Wi-Fi is a wireless technology that allows devices to connect to each other, but most importantly to the internet. While hard-wiring network devices still has a reliability advantage, many new network devices are Wi-Fi only. Radio waves carry data from an access point to a device over specific frequencies to access the internet wirelessly.
Wi-Fi operates in the 2.4, 5, and 6 GHz frequency ranges. Those three frequencies are the only unlicensed ranges available for Wi-Fi in the United States.
But what is frequency exactly?
A frequency is the number of times a wave completes a full oscillation through a fixed point in one second. The frequency affects factors such as speed, distance, and barrier penetration.
2.4 Verse 5 Ghz
2.4 is considered a legacy frequency. Even though it has been used in Wi-Fi since 1999, 2.4 is still essential in specific scenarios. Devices 10 years or older usually only work on a 2.4 GHz connection. A 2.4 GHz signal travels longer distances and easily penetrates obstacles like walls.
Compared to 2.4 GHz, 5 GHz has a much shorter range and doesn't penetrate physical barriers very well. This is due to the wave itself. During an oscillation, the particles stretch and collide to make the movement possible. The diagram below shows that 5 GHz oscillates more than two times as much as 2.4 GHz since its wavelength is much shorter. In fact, 2.4 GHz cycles 2.4 billion times, while 5 GHz 5 billion times in one second.
The more oscillations, the more the wave is affected by attenuation.
Attenuation is simply the wave losing intensity by refraction, absorption, or scattering, which results in a loss of energy and direction. When a wave loses energy and direction, it quickly becomes affected by barriers and distance. Making the data impossible to detect by the receiving device.
However, there are advantages to using 5 GHz. More spectrum is available, and there is not as much interference as in the 2.4 GHz range. Many consumer devices use 2.4 GHz, such as microwaves, baby monitors, garage openers, and Bluetooth devices. Interference causes a laggy connection.
Performance is Plummeting with 2.4 and 5 Ghz
Regardless, both 2.4 GHz and 5 GHz are suffering from device congestion. Each Wi-Fi frequency has several channels that carry data from your device to the network. When many devices use the same access point and channel, your device has to wait to send and receive signals, which results in lousy Wi-Fi performance. The uptick of Wi-Fi-capable devices in the past few years has created a congestion problem for many organizations.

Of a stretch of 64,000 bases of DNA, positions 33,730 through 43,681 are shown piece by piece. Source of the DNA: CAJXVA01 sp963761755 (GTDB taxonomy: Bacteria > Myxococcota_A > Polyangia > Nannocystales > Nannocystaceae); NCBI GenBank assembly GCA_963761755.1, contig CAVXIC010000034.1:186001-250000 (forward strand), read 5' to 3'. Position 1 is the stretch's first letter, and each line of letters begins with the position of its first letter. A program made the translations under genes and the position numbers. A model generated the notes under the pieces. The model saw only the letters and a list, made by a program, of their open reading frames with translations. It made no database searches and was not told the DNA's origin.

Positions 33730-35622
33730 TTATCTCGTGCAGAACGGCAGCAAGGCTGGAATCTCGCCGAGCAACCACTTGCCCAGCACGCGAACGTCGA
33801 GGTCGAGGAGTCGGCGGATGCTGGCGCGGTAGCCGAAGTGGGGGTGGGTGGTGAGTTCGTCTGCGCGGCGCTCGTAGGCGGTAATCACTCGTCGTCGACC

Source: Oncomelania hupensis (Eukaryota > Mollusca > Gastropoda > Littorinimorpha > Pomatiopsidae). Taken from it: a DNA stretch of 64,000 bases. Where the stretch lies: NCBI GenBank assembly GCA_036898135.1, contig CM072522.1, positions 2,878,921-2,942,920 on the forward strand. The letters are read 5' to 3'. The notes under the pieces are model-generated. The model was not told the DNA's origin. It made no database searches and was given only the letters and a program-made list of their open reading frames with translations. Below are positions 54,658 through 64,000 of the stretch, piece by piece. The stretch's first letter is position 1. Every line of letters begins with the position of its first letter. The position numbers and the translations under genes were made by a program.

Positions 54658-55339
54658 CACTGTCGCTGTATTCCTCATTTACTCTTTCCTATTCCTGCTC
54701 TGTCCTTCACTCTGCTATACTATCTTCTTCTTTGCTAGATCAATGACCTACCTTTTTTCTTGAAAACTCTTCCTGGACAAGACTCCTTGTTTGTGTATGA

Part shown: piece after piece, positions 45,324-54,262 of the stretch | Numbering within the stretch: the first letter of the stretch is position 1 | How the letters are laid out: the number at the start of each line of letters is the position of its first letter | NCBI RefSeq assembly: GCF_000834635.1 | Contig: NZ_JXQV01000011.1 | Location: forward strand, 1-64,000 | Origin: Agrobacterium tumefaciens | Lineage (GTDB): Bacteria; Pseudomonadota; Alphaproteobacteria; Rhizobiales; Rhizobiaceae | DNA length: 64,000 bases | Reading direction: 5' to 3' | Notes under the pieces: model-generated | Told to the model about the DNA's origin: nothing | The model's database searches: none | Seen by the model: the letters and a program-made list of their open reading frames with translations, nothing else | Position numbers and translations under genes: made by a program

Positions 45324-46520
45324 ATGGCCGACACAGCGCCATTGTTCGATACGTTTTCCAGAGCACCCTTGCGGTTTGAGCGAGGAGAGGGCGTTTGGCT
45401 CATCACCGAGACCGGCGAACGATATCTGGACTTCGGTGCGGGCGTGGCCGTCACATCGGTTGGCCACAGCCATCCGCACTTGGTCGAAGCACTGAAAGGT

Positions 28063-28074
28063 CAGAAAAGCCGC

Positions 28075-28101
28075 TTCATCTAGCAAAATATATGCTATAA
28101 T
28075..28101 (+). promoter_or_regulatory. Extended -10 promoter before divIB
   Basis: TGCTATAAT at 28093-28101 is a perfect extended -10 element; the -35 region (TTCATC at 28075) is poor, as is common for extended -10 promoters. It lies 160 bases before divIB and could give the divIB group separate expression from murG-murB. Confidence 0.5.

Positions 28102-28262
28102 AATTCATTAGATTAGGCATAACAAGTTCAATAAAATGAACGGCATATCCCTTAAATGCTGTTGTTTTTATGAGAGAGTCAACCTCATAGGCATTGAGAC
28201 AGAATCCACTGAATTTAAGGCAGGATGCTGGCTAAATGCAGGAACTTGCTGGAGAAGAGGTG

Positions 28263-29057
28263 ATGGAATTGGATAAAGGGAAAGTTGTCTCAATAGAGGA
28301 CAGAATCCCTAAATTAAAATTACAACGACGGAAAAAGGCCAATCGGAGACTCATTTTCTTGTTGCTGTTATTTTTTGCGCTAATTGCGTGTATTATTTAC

Is 6 Ghz the answer?
In 2020, the FCC made 1200 MHz of spectrum in the 6 GHz band available for consumer Wi-Fi and other unlicensed uses. Opening the 6 GHz band for unlicensed use increases the amount of spectrum available for Wi-Fi by nearly a factor of five. This will help alleviate problems due to congestion on your network because many more channels are available with greater width. But more about that later.
Currently, 2.4 GHz has 11 channels available in the US, but only three do not overlap. 5 GHz has 24 non-overlapping channels. Channels can be combined to get higher speeds. When combined, fewer channels are available to assign to access points. In many organizations, you will have numerous access points throughout the buildings to compensate for all the Wi-Fi-capable devices.
Think of a highway system. There is a two-way road going between two small towns. Each lane is a channel. You travel from one city to another just as your device sends and receives a signal. Traffic is minimal, with occasional congestion in the morning and night. Then, as the cities grow, more and more cars(devices) are using the same two-lane highway. You need a roadway with more lanes and an alternative route between the two towns to offset the increased number of cars.
That's the problem 6 GHz will solve. 6 GHz will allow greater channel width (more lanes) and additional non-overlapping channels (alternative route between your device and the internet).
2.4 Vs. 5 Vs. 6 GHz
Side Note: Wi-Fi 6 only operates in the 2.4 and 5 GHz range. Wi-Fi 6E will operate in the 6 GHz range, as well as 2.4 and 5 GHz.
As you plan your network upgrade,whether 's to Wi-Fi 6 or Wi-Fi 6E, compare the three frequencies in the downloadable chart below.
Download the chart here